Not. A. Chance. I pictured myself hearing little scraping sounds coming from the garbage until… well, until it ‘died’. And not only had I not helped, but I had prolonged the little creatures suffering by chucking it into a putrid stinky garbage can where it might die from suffocation or worse.

Nope. Definitely going to hell for option A.

Option B: Drop something heavy on it.

Hell to the no.

It might be quick, but then there is the ‘clean up’ of guts and glory, and washing off the murder weapon that would need to happen. I couldn’t see this happening. At all.

Option C: Kill it quickly but humanely.

Uhm, gulp. Not exactly sure what I would do, but decided it was by far the best option.

It sounded good in my head at least.

So, I pick up the trap with the flailing mouse attached and walk outside, looking for options to ‘kill quickly and humanely with minimal mess.’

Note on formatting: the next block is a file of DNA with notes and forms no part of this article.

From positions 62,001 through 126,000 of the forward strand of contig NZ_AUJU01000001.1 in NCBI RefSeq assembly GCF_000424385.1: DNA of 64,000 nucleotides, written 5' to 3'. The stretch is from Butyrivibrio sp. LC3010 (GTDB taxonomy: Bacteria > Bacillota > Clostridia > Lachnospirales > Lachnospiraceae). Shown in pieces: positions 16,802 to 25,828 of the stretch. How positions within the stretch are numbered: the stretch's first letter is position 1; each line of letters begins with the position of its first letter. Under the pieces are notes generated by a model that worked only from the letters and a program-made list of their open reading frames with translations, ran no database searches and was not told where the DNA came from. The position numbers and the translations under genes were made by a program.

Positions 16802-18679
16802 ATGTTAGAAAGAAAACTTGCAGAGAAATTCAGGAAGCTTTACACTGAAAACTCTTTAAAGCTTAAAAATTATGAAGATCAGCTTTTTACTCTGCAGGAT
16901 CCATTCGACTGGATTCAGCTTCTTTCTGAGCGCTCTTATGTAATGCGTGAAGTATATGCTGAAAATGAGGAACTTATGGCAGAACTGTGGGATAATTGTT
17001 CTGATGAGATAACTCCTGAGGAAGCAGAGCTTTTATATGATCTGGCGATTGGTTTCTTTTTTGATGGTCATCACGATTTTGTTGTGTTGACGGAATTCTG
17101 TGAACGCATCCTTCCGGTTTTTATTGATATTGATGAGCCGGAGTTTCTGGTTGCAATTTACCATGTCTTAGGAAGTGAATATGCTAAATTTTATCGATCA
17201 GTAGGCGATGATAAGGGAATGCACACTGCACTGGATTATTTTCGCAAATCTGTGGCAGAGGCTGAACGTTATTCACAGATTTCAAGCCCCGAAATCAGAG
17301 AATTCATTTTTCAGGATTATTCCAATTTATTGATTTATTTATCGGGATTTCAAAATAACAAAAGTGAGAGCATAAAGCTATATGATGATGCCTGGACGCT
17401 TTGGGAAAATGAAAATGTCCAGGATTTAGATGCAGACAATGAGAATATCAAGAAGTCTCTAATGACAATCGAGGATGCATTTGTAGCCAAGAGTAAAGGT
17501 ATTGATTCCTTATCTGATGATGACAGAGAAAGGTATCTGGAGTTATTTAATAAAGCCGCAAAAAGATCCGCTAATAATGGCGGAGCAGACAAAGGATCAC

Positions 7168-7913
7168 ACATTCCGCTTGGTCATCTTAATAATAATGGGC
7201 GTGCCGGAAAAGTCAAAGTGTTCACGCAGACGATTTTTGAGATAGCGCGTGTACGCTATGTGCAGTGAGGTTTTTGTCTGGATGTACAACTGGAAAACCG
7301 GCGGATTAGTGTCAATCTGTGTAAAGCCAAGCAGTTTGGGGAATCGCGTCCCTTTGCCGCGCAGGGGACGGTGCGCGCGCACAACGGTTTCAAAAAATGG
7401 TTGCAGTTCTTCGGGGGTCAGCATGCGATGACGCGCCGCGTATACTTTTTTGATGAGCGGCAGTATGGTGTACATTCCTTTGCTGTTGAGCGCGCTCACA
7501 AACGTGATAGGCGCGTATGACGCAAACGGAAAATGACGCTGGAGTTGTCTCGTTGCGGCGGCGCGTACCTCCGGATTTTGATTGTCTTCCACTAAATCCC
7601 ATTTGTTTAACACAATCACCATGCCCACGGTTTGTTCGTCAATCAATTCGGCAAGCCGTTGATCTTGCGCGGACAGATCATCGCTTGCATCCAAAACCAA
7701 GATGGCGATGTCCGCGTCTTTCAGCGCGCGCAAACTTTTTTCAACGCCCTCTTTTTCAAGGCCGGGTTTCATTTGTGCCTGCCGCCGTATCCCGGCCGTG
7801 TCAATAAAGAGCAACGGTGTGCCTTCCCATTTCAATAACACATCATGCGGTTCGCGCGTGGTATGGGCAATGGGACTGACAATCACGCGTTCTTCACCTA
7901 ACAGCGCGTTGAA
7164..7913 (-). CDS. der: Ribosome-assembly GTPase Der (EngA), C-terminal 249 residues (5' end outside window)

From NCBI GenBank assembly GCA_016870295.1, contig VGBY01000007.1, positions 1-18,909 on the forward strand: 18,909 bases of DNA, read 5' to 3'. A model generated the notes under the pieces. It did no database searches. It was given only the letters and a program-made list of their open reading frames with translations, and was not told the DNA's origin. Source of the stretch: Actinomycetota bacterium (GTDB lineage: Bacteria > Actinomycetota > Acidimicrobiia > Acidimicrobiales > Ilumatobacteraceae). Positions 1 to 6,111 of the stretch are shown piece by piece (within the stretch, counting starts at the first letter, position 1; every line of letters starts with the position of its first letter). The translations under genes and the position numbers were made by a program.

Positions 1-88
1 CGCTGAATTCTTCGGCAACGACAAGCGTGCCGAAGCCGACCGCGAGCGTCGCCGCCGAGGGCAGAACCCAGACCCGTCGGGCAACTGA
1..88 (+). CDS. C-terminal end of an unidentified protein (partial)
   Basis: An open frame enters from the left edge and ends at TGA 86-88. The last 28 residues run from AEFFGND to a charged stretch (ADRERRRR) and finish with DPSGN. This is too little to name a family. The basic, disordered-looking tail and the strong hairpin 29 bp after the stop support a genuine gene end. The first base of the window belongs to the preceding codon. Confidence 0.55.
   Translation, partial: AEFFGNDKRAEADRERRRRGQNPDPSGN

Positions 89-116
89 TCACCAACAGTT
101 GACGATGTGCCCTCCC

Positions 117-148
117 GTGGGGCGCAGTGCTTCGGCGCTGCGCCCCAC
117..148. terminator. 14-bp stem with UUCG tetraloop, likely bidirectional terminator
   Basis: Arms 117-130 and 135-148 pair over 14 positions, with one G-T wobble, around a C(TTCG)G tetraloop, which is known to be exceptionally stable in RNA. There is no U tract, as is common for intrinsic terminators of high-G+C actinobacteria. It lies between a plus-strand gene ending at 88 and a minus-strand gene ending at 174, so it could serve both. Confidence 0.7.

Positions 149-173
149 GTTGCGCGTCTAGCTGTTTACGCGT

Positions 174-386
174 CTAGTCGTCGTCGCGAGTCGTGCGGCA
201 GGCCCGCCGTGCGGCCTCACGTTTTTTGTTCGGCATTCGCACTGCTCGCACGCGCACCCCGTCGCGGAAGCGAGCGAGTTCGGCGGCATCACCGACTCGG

There was a stone archway nearby, and if I chucked the mousetrap against the stone, surely the mouse would die quickly, humanely, with minimal clean-up?

I can still remember needing to brace myself.

Holding my breath and turning my head away, I threw the trap as hard as I could against the stone wall.

Once I heard the clatter of contact, I turned my head and walked soberly towards the trap, sure in my choice and ready to dispose of the body.

Except the mouse was still moving.

And now it was looking at me with its little beady eyes.


Asking me how I could be such a monster?

Oh God.

I am such a bad, bad, BAD person.

I looked at the mouse closely (trying to avoid eye contact), and my assessment was the same — back likely broken, chances of survival slim to none if I released it from the trap.